John D. Shaw writes that it would “brighten [his] day” to learn that he
is wrong in assuming that conservative lawyers only stand up for the
property rights of the well-to-do, and never for the “little guy” liberals
pretend to care about (Soundoff, Nov. 2010).
I’m sure Mr. Shaw’s day will be brightened indeed to learn that the
cause of Susette Kelo, a New London, Conn., woman of modest means
(especially by comparsion to Pfizer!) was widely championed
by conservative and libertarian lawyers at the time. Mr. Shaw’s day may
get brighter still upon being reminded that the dissenting opinion in
Kelo v. New London, which would have preserved Ms. Kelo’s property
rights against Pfizer’s infamous land grab, was authored by Arizona’s
own Sandra Day O’Connor, and joined by all three of the conservative
Justices then on the court.
Of course, every silver lining does have a cloud, and however
bright Justice O’Connor and the three conservatives may have made Mr.
Shaw’s day, that day is darkened by the fact that all four of the liberals
on the court sided with Pfizer. Granted, those four wouldn’t have constituted a majority, so one moderate, Justice Kennedy, is also to blame.
Kennedy is really the exception that proves the rule, however, as his
place on the court is largely the handiwork of liberals. If Senate liberals
had voted to confirm Robert Bork rather than to turn his name into a
verb, Anthony Kennedy would still be an obscure law professor no one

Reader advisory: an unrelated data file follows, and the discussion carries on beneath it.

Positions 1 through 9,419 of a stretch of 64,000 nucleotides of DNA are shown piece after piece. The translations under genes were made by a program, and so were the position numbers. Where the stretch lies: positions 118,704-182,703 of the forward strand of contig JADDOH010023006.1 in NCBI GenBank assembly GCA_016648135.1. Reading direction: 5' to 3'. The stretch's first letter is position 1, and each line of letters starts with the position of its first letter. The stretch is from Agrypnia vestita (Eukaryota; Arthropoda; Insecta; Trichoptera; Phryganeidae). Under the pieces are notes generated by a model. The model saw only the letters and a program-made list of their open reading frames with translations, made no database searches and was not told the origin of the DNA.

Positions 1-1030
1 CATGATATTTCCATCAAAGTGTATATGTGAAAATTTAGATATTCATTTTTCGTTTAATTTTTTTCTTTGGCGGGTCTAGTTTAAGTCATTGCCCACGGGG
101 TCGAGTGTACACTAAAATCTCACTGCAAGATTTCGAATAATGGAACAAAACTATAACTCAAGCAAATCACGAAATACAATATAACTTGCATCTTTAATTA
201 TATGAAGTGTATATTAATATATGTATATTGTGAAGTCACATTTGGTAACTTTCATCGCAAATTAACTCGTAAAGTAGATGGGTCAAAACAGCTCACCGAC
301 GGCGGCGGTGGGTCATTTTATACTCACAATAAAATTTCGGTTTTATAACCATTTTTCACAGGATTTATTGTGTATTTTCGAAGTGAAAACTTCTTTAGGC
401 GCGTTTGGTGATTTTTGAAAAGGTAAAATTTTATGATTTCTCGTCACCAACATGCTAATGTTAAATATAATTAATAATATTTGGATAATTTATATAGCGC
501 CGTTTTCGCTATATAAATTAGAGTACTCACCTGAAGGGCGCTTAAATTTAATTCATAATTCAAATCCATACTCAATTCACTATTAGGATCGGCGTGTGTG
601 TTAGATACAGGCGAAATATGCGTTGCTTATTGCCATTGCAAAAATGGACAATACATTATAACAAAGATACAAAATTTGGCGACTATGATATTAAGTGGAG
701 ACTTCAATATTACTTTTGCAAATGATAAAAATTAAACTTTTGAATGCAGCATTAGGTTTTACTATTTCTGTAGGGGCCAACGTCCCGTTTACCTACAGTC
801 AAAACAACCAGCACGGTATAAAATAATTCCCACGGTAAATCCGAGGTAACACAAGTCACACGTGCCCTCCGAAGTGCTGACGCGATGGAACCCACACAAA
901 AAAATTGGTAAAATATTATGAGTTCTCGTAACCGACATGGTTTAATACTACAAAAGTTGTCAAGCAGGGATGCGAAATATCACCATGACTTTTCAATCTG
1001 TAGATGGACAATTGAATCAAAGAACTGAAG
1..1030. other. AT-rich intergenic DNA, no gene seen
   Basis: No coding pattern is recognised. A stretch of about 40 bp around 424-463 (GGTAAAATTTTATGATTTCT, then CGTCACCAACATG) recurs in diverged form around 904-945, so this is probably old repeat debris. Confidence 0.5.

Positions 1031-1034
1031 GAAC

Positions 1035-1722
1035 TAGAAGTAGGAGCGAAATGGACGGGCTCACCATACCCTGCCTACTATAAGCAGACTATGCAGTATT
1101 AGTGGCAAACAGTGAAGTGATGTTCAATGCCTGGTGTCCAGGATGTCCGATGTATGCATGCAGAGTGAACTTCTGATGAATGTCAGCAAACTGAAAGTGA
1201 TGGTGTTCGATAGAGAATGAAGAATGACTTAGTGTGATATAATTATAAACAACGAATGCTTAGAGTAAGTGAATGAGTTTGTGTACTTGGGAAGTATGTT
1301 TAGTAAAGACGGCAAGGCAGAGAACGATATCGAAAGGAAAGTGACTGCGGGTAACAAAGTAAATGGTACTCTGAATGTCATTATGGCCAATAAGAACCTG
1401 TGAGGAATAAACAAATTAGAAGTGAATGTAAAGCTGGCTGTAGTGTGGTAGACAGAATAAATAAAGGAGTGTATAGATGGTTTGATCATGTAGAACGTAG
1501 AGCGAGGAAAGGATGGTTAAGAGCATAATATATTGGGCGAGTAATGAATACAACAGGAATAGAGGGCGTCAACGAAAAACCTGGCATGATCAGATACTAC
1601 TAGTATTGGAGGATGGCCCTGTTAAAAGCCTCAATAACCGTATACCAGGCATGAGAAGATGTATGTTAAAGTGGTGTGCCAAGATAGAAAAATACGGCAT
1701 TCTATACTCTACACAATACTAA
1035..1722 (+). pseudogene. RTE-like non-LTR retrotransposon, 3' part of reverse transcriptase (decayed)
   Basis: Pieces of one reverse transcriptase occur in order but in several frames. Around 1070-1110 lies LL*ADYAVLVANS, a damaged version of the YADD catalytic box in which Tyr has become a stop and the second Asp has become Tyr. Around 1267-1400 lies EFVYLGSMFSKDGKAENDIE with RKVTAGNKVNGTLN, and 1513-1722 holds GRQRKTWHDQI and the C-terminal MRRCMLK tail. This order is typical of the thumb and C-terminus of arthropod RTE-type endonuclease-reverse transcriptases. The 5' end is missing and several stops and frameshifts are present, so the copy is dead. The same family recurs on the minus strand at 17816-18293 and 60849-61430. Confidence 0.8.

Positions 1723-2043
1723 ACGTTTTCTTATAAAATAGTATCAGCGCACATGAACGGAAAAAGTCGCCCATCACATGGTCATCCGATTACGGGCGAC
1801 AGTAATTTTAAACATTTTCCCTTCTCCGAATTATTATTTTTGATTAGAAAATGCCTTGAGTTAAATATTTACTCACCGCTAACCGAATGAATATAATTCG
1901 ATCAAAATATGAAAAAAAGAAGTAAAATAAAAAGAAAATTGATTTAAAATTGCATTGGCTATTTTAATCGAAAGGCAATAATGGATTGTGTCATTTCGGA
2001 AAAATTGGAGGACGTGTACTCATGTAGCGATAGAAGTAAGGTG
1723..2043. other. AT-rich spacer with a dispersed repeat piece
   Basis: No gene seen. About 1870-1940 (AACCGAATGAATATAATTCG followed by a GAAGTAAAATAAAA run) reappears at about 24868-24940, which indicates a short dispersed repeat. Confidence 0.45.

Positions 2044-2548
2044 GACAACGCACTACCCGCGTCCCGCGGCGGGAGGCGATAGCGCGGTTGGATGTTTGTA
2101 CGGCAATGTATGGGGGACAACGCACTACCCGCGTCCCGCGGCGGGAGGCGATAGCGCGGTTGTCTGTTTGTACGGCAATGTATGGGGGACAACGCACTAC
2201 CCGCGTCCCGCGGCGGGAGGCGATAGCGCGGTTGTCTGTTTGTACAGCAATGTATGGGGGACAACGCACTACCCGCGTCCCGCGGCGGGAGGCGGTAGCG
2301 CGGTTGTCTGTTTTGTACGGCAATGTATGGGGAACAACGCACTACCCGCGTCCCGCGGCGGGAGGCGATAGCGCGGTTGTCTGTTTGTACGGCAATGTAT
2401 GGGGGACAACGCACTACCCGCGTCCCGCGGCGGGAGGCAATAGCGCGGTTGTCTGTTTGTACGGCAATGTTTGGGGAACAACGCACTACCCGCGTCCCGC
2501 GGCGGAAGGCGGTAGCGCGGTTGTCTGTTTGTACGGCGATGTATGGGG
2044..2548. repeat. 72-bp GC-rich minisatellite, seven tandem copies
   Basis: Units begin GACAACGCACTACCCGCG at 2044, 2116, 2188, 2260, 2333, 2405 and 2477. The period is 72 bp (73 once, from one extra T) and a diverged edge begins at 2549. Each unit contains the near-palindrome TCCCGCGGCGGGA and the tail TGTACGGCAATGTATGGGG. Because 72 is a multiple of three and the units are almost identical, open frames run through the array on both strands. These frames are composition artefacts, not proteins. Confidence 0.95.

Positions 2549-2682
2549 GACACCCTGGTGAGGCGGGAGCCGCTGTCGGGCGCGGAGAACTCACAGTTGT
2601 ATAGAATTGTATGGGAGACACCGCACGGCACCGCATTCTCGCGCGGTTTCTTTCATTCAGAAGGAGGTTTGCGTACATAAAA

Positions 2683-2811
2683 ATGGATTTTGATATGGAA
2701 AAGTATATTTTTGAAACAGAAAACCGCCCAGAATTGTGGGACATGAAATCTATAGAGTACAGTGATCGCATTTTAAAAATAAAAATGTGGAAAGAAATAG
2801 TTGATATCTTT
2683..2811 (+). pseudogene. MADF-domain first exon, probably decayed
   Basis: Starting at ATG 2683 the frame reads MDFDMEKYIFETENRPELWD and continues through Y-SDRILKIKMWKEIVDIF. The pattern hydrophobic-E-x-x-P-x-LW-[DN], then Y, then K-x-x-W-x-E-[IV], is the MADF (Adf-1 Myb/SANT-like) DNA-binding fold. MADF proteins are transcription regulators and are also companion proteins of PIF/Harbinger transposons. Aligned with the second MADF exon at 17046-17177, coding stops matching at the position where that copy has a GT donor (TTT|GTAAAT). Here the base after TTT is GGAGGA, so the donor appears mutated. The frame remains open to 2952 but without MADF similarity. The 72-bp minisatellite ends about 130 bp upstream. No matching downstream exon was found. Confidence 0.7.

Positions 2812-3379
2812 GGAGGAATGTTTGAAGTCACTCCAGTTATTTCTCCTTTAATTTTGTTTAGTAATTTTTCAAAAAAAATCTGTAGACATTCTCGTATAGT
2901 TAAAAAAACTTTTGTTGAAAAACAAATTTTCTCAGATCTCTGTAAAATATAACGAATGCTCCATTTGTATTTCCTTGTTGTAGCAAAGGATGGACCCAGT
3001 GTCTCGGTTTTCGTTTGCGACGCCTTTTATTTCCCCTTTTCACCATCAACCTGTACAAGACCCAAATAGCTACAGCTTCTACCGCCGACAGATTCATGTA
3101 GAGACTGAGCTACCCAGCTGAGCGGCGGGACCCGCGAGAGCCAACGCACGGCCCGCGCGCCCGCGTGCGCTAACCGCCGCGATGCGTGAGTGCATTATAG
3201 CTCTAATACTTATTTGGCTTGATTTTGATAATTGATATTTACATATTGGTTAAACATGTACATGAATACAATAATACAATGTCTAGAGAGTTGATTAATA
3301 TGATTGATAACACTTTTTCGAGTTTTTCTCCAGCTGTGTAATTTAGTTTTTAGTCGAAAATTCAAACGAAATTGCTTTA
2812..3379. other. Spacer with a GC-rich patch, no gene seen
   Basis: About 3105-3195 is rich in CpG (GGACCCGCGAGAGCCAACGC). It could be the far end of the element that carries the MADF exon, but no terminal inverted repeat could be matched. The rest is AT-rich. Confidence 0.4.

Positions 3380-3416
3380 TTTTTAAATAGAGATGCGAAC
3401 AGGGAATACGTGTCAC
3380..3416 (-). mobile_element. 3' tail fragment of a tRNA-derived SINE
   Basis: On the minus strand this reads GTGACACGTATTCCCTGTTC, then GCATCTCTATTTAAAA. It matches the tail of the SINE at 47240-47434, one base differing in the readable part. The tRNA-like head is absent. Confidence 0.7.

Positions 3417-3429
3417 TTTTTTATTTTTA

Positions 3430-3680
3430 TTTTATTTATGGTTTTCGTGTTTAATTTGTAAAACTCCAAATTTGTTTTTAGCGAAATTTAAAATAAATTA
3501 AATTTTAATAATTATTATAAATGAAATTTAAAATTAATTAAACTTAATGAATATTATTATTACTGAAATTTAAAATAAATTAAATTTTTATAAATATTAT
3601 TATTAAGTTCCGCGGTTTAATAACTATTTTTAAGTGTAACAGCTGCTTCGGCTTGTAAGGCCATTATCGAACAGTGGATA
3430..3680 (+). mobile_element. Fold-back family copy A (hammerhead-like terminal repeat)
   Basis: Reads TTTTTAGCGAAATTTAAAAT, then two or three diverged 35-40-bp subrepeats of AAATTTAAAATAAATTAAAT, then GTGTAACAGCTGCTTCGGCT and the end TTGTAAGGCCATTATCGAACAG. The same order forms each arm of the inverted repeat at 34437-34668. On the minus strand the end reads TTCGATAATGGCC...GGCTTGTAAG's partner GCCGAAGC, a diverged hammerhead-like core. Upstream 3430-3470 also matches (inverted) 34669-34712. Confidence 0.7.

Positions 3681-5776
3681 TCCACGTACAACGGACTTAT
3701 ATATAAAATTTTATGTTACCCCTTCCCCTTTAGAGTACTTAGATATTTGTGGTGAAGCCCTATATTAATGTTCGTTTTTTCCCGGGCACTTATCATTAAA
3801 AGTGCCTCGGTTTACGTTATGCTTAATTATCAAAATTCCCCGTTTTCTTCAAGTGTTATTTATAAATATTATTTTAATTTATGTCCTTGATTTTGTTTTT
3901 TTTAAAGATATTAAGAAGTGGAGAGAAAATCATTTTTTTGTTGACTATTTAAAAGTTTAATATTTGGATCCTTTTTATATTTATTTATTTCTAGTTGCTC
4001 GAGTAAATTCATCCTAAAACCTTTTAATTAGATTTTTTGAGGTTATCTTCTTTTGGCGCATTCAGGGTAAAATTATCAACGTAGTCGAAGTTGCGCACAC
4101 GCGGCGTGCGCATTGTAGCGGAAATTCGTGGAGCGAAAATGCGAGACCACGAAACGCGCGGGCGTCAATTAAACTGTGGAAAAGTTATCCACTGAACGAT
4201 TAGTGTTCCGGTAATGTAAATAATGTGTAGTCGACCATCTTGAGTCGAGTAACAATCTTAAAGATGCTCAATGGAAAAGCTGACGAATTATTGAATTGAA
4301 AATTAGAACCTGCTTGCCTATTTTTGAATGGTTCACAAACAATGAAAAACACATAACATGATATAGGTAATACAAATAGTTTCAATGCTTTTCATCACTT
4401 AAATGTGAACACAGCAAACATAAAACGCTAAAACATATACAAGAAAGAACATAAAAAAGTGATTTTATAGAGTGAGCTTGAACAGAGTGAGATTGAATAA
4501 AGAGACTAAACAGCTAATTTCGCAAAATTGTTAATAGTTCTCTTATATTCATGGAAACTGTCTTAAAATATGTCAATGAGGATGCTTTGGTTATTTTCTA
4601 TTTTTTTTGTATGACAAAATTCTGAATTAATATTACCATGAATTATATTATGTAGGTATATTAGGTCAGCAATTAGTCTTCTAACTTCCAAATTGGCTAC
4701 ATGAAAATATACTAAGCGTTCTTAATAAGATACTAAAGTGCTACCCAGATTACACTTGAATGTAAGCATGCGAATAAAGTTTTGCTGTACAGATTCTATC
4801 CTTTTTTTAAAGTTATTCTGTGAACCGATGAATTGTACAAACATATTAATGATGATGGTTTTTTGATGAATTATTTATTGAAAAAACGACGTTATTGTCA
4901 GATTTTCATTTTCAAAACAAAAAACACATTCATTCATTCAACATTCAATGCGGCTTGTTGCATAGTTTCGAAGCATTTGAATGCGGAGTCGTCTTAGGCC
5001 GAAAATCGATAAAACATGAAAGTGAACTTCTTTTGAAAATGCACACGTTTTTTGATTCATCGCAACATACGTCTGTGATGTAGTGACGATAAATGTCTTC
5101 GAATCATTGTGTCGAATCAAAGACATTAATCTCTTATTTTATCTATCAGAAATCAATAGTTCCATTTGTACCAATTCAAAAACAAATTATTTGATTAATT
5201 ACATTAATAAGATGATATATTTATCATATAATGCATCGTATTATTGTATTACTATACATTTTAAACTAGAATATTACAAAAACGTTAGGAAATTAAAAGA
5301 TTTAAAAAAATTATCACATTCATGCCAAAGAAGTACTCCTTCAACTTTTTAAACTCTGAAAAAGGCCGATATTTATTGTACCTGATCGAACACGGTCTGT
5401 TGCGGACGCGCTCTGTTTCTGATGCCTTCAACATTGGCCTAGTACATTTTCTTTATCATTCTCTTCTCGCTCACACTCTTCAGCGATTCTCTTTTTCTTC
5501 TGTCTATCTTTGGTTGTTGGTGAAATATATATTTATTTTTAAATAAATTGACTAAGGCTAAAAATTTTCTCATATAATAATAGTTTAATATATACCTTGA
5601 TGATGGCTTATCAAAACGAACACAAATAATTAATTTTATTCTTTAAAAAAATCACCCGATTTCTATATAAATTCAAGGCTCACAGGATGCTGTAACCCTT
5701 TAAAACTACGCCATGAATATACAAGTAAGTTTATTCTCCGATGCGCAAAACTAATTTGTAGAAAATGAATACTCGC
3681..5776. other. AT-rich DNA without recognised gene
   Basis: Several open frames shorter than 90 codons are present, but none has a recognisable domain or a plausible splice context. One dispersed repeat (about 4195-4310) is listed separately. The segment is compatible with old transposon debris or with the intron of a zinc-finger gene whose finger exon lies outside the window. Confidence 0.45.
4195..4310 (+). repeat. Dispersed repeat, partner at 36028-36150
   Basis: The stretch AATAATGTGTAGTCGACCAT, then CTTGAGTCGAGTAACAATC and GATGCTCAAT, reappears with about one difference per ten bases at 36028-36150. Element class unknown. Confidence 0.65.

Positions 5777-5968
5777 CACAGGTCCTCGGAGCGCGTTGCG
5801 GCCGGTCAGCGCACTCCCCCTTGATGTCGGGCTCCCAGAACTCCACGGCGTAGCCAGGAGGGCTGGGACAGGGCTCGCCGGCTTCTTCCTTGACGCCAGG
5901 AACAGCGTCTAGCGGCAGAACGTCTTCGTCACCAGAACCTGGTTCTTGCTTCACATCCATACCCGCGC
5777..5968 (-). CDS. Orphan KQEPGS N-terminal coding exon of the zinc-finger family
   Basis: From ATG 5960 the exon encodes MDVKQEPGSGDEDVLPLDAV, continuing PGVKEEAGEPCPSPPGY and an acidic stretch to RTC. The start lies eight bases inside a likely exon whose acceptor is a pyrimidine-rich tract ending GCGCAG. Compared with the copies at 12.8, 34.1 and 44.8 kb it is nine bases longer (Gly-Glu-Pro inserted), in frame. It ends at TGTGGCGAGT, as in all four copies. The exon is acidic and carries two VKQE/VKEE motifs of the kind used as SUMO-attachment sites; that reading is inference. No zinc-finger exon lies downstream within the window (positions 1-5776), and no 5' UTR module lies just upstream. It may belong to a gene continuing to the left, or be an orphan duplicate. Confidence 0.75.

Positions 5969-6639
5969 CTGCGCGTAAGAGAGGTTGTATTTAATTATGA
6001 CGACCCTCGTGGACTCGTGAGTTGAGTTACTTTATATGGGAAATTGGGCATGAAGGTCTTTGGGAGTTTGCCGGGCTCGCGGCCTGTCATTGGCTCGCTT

has heard of, Kelo would have gone 5–4 the other way, and Susette
Kelo would now be living in that same home on that same land she
owned before. Land which, I might add, is now part of a big empty lot
neither she, Pfizer, nor anyone else can use.
Nevertheless, I’m sure Mr. Shaw will find some way to blame this
whole debacle on conservatives. Liberals always do.
—Jeff Bishop, Winston-Salem, N.C.
VETERANS AND THEIR COURTS
Bravo to ARIZONA ATTORNEY for publishing the excellent article on the
plight of returning vets (“Service Repaid: Homeland Justice for
Veterans,” Nov. 2010); bravo to the Phoenix School of Law for opening a Veteran Law Clinic; and bravo to all the folks working long and
hard to establish a
Veterans Court in
Here is a brief
update on what is
going on in Tucson.
Tucson opened its
Veterans Court about
a year ago, with City
Michael Pollard pre-
down on their luck, at
the end of their rope,
have the option of a
six-month program at
our local VA. If they
it, charges are dis-
missed. At the VA
they are assigned a case manager, and a pro-
gram is designed to meet their needs. There
are counseling programs for PTSD, anger
management, substance abuse and domes-
tic violence as well as employment oppor-
tunities. Most immediately, there is a clean
bed and a hot meal. Thus far, slightly over
100 vets have taken the option, and about
25 have graduated. Lives have been